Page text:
Missionary Matthew Buckland, a 2001 graduate of Indiana Bible College (IBC), faces some unusual challenges in directing his own Bible college program in the Central European Czech Republic. Take, for example, the unusual research paper turned in by one of his students who happens to hold a PhD in Physics and Chemistry.
“I was teaching a unit on apologetics to our students,” Brother Buckland said, “and gave them an assignment to give a brief proof of God without using the Bible, but instead utilizing one of the various philosophical or scientific proofs.” The unusual paper that particular student turned in, he said, “was a five-page chemical reaction.”
Brother Buckland went to his student to ask, “‘What am I looking at?’ He told me that it was a chemical reaction he had discovered that should not be possible in the natural world. He said it was through observing this reaction that he realized there must be something greater than us.”
The large number of well-educated adults in Prague, paradoxically coupled with a high degree of Biblical ignorance in one of the most secular and atheistic populations of Europe, means Matthew Buckland and his wife, Angie, must take a different approach to evangelism and discipling.
“This changes our starting point for witnessing,” he said, “and creates a massive learning curve for new converts, as they are coming from an almost entirely secular background with no biblical/Christian foundation whatsoever.”
Introduced by a mutual friend, Matthew Buckland met his wife, Angie, while he was a student at IBC and she was a student at Butler University in Indianapolis. They have been married for 17 years and have two sons: Grant, fourteen, and Pierce, seven. His advice to new missionaries with children is, “Recognize that your family is your number-one priority.”
Bro. Buckland, son of Global Missions Pacific Regional Director, Roger Buckland and his wife, Becky, was raised on the mission field himself. He was five years old when his parents were appointed to the Philippines. Later, they were the pioneer missionaries to the Czech Republic, beginning the work there not long after the fall of communism.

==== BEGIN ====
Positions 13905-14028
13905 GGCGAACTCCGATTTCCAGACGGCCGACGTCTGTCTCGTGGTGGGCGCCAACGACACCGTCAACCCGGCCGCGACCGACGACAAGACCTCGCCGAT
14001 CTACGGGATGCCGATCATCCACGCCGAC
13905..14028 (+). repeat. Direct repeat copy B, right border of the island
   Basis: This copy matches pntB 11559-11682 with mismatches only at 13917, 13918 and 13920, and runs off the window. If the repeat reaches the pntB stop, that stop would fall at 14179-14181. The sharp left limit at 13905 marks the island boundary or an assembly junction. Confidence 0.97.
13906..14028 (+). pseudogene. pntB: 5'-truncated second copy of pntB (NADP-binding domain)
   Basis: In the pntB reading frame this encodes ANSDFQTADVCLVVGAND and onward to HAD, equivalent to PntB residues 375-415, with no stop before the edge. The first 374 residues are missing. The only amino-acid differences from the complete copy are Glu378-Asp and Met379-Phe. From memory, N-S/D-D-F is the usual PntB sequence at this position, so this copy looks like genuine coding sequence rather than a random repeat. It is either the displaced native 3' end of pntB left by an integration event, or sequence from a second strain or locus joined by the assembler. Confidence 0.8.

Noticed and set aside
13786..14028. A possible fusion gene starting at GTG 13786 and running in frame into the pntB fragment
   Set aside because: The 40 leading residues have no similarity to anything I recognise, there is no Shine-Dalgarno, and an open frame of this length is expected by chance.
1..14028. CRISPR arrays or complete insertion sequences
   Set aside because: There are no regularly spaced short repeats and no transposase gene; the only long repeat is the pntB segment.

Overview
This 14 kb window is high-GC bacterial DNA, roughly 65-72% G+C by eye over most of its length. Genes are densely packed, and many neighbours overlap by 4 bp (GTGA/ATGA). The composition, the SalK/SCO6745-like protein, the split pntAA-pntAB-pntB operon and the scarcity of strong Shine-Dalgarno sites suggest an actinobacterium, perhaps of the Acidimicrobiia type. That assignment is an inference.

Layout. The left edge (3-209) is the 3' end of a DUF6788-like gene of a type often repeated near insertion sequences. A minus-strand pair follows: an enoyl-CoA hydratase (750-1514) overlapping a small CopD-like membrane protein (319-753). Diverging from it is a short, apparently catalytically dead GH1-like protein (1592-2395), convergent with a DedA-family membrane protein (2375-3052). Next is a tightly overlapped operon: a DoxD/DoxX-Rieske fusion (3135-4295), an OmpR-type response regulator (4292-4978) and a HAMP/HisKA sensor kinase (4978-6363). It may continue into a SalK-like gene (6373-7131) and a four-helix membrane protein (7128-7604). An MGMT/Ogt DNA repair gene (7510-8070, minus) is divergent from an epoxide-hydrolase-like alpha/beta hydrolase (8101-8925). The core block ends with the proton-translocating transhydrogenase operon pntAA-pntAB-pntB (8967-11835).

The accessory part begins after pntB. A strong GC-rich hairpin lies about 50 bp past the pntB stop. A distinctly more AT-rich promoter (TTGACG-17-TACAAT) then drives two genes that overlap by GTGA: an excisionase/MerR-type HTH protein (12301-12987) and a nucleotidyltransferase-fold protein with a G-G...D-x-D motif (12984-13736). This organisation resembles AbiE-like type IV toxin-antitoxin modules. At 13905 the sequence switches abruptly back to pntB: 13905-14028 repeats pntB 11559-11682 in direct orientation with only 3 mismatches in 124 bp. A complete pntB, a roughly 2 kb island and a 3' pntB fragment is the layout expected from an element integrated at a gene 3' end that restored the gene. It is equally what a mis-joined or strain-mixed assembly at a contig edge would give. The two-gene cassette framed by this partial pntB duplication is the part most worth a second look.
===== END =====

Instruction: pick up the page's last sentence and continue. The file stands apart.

His American, Philippine, and Czech experiences have helped give him a “greater depth of understanding of the way people act and interact. It helps you realize the role a person’s culture has in influencing the way they view the world around them.”
Language proficiency has helped him and his wife gain acceptance in the Czech culture. Still, he observed, “no matter how well-accepted you are, there will always be a level at which
you are still an outsider. The role of a missionary is to lessen that gap as much as is humanly possible and to integrate and become conversant with the culture of your nation.”
His years at IBC played a special part in his preparation for ministry, Brother Buckland said. “It was in a Tuesday night student body prayer that I received my calling to ministry and I will never forget that evening.” The friendships he gained at IBC have continued through the years. “The friendships I made during my time at school have been some of my closest relationships in ministry to this day. Anywhere I go in the world, I am just a phone call away from support.”
His formal education did not stop at IBC. “I decided to continue my education because a desire for more was birthed within me at IBC.” He went on to earn a Masters Degree at Urshan Graduate School of Theology.
What would he advise those planning to become involved in global missions through Associates in Missions or Next Steps assignments?
“Glean as much as you can from your host/overseeing missionary. Recognize that you do not go in and change the world overnight. There is a learning curve to becoming effective in ministry in a foreign culture. Take time to learn and recognize the process involved with that learning. Recognize that you will have to adapt to the location where you are working, and not the other way around.”
The role of a missionary, he said, “is to facilitate growth while maintaining doctrinal integrity. We are called to build a biblical church, not a North American church, and if you are going to be involved in building something that lasts, it will take time. God often changes us more than we change the place where we are called.”
Brother Buckland serves as superintendent of the work in the Czech Republic, and instructor and administrator of a Bible college connected with the Global Association of Theological Studies (GATS), a vital part of raising up national ministers and establishing preaching points throughout the country. He is also a regular teacher in Bible colleges in Serbia, Slovakia, Austria, and Scotland.